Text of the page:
‘It’s been a wonderful journey’: Veterinarian Dr. John Stevenson retiring after 45 years

Published 8:42 am Saturday, April 28, 2018

A familiar face will soon be leaving the Austin Veterinary Clinic on West Oakland Avenue.

Dr. John Stevenson, who has practiced veterinary medicine in Austin for the past 45 years, will be retiring on Monday. Stevenson recently stepped down from his partnership, which he shared with Drs. Lowell Meyer and Steve Olson, to allow Dr. Jocelyn Bell to assume the role.

“I’m sure I will miss it,” he said of the job. “That’s why I’ve stayed for so long. I love this job and I love veterinary medicine. The clientele has been very good to me.”

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Stevenson grew up on a farm south of Mason City, Iowa. It was there that he developed his interest in veterinary medicine.

“We had a lot of livestock; cattle, horses, sheep, chickens,” he said. “Back in those days it was the well-rounded farm, a little bit of everything. I was a good student and I just liked to be around livestock. It was kind of a natural fit.”

After getting pre-veterinary education at North Iowa Area Community College in Mason City, Stevenson attended Iowa State University.

When asked what brought him to Austin, his answer was simple: a job.

Dr. John Stevenson examines a patient at Austin Veterniary Clinic Thursday morning. After 45 years Dr. Stevenson is retiring. Eric Johnson/photodesk@austindailyherald.com

“Back in the days when I started, Drs. Pint, Butman, Stensland and Rolfson were the veterinarians here,” he said. “Dr. Pint was retiring and Dr. Butman knew a veterinarian in Mason City whose clinic I used to hang around when I was a student. Dr. Butman mentioned that they were hiring and the vet from Mason City said, ‘Well, I know a guy.’ So they got my phone number and called me and I visited and one thing led to another.”

Stevenson came to Austin on Memorial Day of 1973. At that time, the Austin Veterinary Clinic was located at 701 West Oakland Avenue.

“When I started, small animal medicine, companion animals, was about 10 percent of the practice,” he recalled. “It was basically farm work. Times have evolved and now the small animals make up over 50 percent.”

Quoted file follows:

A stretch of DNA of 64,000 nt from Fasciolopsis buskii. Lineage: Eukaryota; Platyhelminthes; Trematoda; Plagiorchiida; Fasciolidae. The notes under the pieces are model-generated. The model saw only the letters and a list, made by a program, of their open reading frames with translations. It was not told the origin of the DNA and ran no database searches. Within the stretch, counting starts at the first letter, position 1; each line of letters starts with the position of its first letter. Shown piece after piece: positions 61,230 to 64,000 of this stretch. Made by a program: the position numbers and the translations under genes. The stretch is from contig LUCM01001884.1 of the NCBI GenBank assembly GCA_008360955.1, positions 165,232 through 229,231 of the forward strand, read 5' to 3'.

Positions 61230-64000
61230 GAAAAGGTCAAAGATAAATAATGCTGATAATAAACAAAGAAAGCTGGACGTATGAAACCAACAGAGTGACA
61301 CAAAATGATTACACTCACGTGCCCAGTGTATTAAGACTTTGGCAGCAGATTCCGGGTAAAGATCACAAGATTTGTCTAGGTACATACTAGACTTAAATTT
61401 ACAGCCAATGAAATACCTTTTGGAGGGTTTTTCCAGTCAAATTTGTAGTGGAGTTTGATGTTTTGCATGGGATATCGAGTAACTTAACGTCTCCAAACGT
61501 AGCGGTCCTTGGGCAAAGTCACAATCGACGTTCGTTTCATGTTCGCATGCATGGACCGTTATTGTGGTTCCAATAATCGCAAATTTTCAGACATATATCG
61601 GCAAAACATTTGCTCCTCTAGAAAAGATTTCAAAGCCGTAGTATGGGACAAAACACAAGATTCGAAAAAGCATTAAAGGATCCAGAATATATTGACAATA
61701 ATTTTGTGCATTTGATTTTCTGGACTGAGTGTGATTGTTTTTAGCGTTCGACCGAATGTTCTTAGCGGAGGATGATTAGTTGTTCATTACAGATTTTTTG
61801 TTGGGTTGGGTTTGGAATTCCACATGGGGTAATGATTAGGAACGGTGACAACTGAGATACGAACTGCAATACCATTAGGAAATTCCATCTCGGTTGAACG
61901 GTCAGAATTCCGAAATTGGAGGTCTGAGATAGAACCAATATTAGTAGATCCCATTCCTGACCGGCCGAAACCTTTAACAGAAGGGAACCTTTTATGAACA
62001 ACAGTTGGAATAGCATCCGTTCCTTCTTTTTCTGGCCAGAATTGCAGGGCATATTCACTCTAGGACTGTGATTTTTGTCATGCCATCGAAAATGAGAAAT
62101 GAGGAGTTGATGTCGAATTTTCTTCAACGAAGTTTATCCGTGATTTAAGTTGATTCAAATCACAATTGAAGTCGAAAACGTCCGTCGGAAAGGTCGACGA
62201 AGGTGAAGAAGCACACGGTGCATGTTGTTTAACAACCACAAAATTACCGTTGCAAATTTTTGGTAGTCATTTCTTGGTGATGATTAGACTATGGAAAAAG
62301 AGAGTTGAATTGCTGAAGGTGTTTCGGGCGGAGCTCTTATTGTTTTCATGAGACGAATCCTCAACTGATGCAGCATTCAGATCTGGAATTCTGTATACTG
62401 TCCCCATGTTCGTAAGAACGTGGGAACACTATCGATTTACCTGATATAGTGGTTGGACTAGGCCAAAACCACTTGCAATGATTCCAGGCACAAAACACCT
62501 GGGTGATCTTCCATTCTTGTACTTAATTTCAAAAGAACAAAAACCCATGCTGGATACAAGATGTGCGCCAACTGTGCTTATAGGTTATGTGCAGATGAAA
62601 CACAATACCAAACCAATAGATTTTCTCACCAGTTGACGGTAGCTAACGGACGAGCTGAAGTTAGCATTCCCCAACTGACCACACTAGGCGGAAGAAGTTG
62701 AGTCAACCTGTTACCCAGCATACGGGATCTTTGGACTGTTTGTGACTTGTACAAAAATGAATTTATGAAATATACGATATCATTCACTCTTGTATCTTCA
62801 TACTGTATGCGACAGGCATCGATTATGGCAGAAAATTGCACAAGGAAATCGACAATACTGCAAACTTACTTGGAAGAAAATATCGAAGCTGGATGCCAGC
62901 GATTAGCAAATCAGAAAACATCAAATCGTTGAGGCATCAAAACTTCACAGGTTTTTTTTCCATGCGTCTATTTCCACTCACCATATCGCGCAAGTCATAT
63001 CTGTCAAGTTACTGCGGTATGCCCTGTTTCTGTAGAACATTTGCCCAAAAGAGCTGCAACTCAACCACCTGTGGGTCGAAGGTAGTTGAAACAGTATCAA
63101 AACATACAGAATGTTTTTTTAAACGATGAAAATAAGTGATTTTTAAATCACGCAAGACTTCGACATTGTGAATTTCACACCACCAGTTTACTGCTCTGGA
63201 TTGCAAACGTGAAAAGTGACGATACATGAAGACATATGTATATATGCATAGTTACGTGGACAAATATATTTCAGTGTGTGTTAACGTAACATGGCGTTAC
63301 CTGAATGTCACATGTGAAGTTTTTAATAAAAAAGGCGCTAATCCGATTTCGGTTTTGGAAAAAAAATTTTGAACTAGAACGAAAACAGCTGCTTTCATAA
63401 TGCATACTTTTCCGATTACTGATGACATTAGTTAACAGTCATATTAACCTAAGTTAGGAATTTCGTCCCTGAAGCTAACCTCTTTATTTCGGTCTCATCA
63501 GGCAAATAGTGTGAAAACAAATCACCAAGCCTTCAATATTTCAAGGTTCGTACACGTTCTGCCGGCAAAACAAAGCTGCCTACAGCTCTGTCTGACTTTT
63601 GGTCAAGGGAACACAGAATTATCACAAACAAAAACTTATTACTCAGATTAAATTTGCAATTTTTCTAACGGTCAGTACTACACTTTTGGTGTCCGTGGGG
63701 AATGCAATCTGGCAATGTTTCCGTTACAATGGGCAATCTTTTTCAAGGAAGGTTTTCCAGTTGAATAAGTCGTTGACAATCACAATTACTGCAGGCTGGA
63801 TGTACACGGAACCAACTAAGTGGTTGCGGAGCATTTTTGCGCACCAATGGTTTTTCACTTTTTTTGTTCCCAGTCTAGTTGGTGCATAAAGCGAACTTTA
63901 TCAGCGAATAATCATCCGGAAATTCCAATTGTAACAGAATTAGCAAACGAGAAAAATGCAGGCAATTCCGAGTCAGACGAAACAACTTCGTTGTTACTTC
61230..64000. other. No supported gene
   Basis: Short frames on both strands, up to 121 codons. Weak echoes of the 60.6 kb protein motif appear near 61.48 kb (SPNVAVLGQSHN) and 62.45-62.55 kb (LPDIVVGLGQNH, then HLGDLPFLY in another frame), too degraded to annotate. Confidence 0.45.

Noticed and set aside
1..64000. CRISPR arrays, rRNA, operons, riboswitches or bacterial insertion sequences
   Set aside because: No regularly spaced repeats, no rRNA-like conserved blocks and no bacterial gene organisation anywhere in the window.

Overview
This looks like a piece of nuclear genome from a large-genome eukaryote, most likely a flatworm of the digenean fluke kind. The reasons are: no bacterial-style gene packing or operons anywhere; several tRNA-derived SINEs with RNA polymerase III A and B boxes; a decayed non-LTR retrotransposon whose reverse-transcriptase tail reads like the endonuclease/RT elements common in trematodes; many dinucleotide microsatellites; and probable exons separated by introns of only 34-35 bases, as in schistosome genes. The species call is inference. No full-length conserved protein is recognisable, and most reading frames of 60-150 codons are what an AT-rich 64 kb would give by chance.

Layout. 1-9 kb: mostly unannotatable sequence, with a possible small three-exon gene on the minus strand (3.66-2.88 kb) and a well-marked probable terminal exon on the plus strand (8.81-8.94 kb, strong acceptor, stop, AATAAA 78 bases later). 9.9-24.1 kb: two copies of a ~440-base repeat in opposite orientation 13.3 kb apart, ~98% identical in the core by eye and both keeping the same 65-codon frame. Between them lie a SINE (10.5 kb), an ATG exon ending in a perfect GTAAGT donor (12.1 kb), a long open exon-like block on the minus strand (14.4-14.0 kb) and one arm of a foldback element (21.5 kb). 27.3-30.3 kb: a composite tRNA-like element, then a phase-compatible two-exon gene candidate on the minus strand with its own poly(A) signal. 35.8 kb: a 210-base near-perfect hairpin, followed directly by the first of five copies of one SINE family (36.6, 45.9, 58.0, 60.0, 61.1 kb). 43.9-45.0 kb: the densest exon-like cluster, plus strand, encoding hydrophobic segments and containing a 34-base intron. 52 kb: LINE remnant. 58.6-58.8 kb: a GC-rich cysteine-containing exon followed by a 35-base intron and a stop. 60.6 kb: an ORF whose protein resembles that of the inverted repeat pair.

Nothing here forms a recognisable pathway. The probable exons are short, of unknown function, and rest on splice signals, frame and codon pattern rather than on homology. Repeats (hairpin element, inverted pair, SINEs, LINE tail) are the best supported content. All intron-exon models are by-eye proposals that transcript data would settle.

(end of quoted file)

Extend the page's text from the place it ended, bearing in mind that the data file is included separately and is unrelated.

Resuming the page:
With the shift in the types of patients, it became clear the old facility was too small. On Jan. 17, 2000, they opened the clinic’s current location at 3100 West Oakland Avenue.

“It was a good move,” Stevenson said.

Over the years, Stevenson’s work provided many memorable experiences.

“There’s a lot of memories,” he said. “A lot of times they were emergency visits. It could be in the middle of the night, like delivering a calf. There were days you remembered how cold it was when you were working outside all day. Stuff like that sticks out in your mind. And there are good experiences in there too. Good clients, good people, both the small animal clients and the farmers you deal with on a regular basis and you get to be good friends. With the farmers, I’ve eaten a lot of meals at their tables and been to their kids’ graduations and weddings. You get to be really involved and part of the community.”

“I should write a book,” he added with a laugh.

There were challenges along the way, such as keeping current on drugs, techniques and equipment as the practice changed. Despite those, Stevenson says there will be aspects of the job he’ll miss.

“There’s a wonderful staff here,” he said. “I’ve been blessed with great partners to work with. Even though our patients are animals, our clients are people and it’s a people business. It’s going to be a major lifestyle change and hopefully things work well, but there will be a lot I’m going to miss.”

Stevenson hopes to play a little golf during his retirement, as well as travel and get involved with the activities of his grandchildren in Red Wing and Eagan.

“It’s been a wonderful journey,” he said.